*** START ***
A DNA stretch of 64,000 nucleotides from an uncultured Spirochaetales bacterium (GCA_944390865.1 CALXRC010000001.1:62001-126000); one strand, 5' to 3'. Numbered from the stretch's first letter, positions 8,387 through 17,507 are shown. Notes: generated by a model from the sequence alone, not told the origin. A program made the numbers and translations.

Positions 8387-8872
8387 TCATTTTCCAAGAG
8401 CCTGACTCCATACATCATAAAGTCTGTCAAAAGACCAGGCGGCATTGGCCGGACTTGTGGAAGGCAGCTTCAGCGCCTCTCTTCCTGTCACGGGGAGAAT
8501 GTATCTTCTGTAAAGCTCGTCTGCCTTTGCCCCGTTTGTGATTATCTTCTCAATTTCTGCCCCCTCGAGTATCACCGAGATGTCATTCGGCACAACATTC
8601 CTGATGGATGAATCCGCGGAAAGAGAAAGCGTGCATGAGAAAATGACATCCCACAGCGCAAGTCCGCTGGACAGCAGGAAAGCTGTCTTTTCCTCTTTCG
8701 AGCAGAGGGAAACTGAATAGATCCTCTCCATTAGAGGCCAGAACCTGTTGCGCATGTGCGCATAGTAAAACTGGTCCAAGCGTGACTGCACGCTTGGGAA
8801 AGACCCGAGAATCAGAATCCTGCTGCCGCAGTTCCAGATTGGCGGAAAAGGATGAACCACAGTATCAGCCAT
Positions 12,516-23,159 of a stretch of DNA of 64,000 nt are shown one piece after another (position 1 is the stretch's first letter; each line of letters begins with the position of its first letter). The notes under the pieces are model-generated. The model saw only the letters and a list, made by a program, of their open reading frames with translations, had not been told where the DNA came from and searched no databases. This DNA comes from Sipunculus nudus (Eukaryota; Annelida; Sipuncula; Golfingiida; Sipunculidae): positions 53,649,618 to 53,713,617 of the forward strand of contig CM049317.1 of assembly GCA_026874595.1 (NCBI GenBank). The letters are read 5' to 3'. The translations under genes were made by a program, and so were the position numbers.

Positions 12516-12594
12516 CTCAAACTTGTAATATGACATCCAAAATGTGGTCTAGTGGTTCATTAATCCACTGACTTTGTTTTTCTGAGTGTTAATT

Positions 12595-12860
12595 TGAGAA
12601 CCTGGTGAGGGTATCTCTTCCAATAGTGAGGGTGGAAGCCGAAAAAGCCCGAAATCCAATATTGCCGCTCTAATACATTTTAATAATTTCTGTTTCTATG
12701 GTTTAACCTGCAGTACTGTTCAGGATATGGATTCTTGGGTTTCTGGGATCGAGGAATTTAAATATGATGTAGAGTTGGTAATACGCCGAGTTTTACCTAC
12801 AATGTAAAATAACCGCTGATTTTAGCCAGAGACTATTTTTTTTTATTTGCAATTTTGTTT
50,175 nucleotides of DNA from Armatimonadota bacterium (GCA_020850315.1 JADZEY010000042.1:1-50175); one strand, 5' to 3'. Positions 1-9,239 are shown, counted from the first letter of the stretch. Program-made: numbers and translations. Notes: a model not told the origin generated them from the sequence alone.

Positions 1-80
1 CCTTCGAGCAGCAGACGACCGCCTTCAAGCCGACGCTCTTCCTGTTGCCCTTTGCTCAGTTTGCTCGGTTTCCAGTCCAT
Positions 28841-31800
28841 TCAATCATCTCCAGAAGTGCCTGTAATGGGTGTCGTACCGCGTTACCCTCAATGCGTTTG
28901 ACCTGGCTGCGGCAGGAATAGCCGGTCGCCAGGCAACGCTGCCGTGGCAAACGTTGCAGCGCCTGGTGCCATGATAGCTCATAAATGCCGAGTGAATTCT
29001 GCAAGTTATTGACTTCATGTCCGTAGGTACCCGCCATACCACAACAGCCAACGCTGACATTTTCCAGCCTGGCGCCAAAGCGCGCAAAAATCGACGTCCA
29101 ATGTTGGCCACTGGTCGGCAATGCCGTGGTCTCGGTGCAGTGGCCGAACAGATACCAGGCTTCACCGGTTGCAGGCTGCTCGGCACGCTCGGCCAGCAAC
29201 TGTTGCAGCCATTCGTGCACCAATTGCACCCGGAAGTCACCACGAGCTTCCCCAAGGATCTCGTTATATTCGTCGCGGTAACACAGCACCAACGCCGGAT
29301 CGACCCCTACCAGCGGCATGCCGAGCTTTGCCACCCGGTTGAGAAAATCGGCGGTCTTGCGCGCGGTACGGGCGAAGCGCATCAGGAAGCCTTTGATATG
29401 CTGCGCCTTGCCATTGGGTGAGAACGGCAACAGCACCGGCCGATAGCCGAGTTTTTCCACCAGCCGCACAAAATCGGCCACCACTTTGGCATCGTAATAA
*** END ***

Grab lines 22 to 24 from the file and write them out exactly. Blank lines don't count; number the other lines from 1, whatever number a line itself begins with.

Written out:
28901 ACCTGGCTGCGGCAGGAATAGCCGGTCGCCAGGCAACGCTGCCGTGGCAAACGTTGCAGCGCCTGGTGCCATGATAGCTCATAAATGCCGAGTGAATTCT
29001 GCAAGTTATTGACTTCATGTCCGTAGGTACCCGCCATACCACAACAGCCAACGCTGACATTTTCCAGCCTGGCGCCAAAGCGCGCAAAAATCGACGTCCA
29101 ATGTTGGCCACTGGTCGGCAATGCCGTGGTCTCGGTGCAGTGGCCGAACAGATACCAGGCTTCACCGGTTGCAGGCTGCTCGGCACGCTCGGCCAGCAAC